Enthusiasts of the construction and craft of games perennially seem to be stuck between celebrating the successes of titles that are popular and powerful commercial mass-market experiences and the tension that really only the “indie” microcosm has any sort of interactive simulation that carries any actual meaning that is transferable to the lives of the player. As far as I can tell, this happens for two reasons. The first is media envy. Some game makers want their works to be seen as capital I important and the media that does that well: books, cinema, songwriting, etc., seem to do that by actually being about something and trying to better the consumer’s life in some minute way. The second reason that we crave titles with meaning is the same reason we crave meaning from those other aforementioned media: it makes our lives better, deeper, and more fulfilled.

Of course, the discussion of how and why we derive pleasure and meaning from media is complicated and beyond the scope of what I want to discuss here. My point in bringing it up is to frame that we seem to take a barbell approach to games: either our successful games are completely nihilistic (Halo, League of Legends, God of War) or they are highly directed to be about a message (Papers Please, Gone Home, Depression Quest). The middle ground provides difficult territory and seems to create dissonance such as the hamfisted shoehorning of charged imagery into Bioshock Infinite or the middle-school doodling of Metal Gear Solid 4. We seem to react strongly not to a message or the lack of one, but to the expectations of message. In the case of where the mechanics suggest a message while the narrative suggests a different message, Clint Hocking called this ludonarrative dissonance. I think there is something to be said about another type of dissonance, where the mechanics create a type of message that is dissonant with expectations. Sometimes messing with expectations can be good (see The Stanley Parable or to a lesser extent Train, or even the recent comedy movie The World’s End), but often the practice just feels incomplete or incorrect.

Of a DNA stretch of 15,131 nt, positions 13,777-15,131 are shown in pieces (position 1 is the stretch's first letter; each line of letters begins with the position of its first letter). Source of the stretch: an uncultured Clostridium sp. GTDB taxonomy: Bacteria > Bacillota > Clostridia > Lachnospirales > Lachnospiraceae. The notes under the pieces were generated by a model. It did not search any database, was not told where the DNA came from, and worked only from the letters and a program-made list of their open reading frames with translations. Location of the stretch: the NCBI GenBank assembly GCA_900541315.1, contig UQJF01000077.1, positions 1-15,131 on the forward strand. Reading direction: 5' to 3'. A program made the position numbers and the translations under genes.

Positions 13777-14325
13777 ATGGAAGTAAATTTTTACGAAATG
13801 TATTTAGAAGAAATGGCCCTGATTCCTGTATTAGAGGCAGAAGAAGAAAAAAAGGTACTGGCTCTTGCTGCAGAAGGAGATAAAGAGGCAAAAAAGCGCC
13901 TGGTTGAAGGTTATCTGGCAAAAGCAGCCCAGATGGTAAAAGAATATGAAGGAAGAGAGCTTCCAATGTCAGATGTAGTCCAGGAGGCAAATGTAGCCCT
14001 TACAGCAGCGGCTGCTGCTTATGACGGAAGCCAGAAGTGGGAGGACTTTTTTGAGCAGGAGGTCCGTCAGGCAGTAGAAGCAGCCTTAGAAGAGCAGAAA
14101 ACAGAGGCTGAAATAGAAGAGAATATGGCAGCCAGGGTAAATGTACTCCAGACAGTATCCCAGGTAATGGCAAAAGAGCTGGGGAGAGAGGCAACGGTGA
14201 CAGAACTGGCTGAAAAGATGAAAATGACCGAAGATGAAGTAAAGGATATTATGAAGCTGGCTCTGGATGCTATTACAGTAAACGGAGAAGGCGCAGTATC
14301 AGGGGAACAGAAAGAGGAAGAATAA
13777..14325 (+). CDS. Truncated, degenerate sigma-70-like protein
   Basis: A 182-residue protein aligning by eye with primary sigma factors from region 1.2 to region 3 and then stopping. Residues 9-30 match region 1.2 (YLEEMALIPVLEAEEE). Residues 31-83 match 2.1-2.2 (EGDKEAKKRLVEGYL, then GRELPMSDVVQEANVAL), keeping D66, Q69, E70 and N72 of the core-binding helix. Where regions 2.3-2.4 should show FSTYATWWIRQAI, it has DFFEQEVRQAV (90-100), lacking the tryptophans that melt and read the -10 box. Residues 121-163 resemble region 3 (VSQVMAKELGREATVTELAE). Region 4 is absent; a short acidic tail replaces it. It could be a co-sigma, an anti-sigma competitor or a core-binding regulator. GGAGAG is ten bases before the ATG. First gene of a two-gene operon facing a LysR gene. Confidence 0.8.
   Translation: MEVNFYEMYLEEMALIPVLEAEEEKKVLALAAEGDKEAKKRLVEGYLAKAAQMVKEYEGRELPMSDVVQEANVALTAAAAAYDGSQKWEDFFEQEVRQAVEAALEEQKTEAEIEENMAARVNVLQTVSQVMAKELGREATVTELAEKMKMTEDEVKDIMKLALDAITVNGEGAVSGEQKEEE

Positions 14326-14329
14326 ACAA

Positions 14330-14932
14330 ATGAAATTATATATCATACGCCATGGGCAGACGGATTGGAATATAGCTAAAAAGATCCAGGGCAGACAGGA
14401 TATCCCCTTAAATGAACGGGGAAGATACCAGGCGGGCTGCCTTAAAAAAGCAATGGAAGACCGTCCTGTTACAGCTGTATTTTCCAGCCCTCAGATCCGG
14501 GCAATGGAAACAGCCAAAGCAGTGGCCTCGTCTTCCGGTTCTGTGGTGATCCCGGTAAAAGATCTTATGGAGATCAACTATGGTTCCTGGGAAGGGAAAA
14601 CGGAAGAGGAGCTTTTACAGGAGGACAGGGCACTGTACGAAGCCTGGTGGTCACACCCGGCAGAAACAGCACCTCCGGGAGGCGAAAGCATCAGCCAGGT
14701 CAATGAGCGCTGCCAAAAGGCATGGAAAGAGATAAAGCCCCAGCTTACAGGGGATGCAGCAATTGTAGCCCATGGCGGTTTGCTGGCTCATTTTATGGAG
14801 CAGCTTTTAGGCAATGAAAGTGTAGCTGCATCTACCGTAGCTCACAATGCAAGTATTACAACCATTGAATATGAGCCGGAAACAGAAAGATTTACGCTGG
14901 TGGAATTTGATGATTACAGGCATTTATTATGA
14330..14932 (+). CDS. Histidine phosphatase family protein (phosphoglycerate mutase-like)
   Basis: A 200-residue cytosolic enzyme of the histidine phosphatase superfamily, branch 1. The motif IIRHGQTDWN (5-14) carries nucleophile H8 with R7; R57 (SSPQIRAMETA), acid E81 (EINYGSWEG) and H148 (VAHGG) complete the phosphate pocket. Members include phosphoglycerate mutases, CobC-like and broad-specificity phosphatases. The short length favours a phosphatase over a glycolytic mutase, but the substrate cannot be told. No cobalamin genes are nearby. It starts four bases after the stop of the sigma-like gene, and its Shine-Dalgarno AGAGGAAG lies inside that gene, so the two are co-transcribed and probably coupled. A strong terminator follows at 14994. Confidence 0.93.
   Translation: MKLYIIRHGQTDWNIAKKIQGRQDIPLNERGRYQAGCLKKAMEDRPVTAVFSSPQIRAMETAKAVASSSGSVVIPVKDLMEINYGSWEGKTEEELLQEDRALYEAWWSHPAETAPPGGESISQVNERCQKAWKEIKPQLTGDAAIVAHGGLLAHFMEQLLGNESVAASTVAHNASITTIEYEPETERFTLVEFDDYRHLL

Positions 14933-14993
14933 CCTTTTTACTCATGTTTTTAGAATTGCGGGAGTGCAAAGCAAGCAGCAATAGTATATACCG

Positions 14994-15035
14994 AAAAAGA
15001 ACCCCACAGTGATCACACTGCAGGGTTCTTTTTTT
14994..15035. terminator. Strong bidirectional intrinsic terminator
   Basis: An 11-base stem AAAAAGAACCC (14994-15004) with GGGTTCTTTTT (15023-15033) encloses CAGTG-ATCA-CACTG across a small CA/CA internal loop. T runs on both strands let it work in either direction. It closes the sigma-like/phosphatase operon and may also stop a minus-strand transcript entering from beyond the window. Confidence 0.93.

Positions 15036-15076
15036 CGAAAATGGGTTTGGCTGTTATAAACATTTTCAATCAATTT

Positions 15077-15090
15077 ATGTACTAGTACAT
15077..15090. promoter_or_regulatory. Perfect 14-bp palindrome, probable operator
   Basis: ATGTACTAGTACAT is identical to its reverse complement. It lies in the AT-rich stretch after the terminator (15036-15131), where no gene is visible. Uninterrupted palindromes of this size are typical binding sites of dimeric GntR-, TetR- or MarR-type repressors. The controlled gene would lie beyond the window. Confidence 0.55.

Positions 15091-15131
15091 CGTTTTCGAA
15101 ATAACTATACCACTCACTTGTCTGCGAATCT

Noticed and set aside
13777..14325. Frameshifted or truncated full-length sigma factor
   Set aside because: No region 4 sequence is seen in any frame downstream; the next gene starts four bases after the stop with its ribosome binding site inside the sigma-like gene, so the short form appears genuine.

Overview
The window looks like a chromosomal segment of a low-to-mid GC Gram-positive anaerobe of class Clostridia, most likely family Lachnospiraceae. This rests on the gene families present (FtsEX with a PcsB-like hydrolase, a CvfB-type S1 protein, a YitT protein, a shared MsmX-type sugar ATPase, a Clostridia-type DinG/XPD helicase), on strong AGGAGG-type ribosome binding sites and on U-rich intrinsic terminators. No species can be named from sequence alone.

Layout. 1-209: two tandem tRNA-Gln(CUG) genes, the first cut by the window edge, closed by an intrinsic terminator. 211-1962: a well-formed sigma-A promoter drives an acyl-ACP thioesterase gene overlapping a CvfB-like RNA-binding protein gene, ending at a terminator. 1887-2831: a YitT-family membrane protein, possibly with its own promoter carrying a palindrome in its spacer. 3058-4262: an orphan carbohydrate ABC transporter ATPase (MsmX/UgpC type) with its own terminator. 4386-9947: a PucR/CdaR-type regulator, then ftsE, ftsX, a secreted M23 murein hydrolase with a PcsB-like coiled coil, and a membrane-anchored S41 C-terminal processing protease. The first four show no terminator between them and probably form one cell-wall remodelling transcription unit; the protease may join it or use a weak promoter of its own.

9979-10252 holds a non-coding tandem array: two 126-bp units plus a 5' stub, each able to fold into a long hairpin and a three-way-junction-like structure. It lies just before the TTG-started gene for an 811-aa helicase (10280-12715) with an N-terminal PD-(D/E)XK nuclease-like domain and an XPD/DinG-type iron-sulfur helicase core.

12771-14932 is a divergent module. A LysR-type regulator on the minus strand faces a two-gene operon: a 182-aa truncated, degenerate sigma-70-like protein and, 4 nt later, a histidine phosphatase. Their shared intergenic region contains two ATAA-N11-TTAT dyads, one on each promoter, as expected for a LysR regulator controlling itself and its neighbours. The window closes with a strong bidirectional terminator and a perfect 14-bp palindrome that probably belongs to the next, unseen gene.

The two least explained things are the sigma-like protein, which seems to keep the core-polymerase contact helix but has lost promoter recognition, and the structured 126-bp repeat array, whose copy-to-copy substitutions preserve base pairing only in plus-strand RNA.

7 Grand Steps, Step One: What Ancients Begat is a little independent game with an insufferably long title (so I will henceforth call it 7GS) that I picked up recently on Steam. It was nominated for an award at a recent Indiecade, but I had not known it made the trip to Steam until it popped up on a flash sale. For all intents and purposes, it looks like a Euro-style board game. I’m quite fond of Euro-style board games. They tend to have a depth and thoughtfulness to systems that I find fulfilling to play. 7GS even has a passing resemblance to the Euro game T’Zolkin as they both feature large moving wheels.

In 7GS, you play a lineage of ancient individuals who are attempting to better themselves generation after generation. They do this by cultivating tokens that represent resources and spending them to move their pawns away from the ever encroaching crocodiles. Tokens are mainly cultivated by having sex (complete with inappropriate tribal rhythm sound effects) with either your married partner or other AI players that are represented by creepy silhouettes. Eventually, you will “begat” a child or half-dozen. The children then have to be “fed” tokens which will increase their understanding of the various resources so that when they come of age that they can, in turn, earn more tokens. Additionally, you must attempt to land on beads that are strewn about the game board in order to make discoveries that either change the resources on the board or upgrade your family to a higher social class on the wheel. At a high enough level, you will play an unrelated Lemonade Stand game that manages the resources of your people.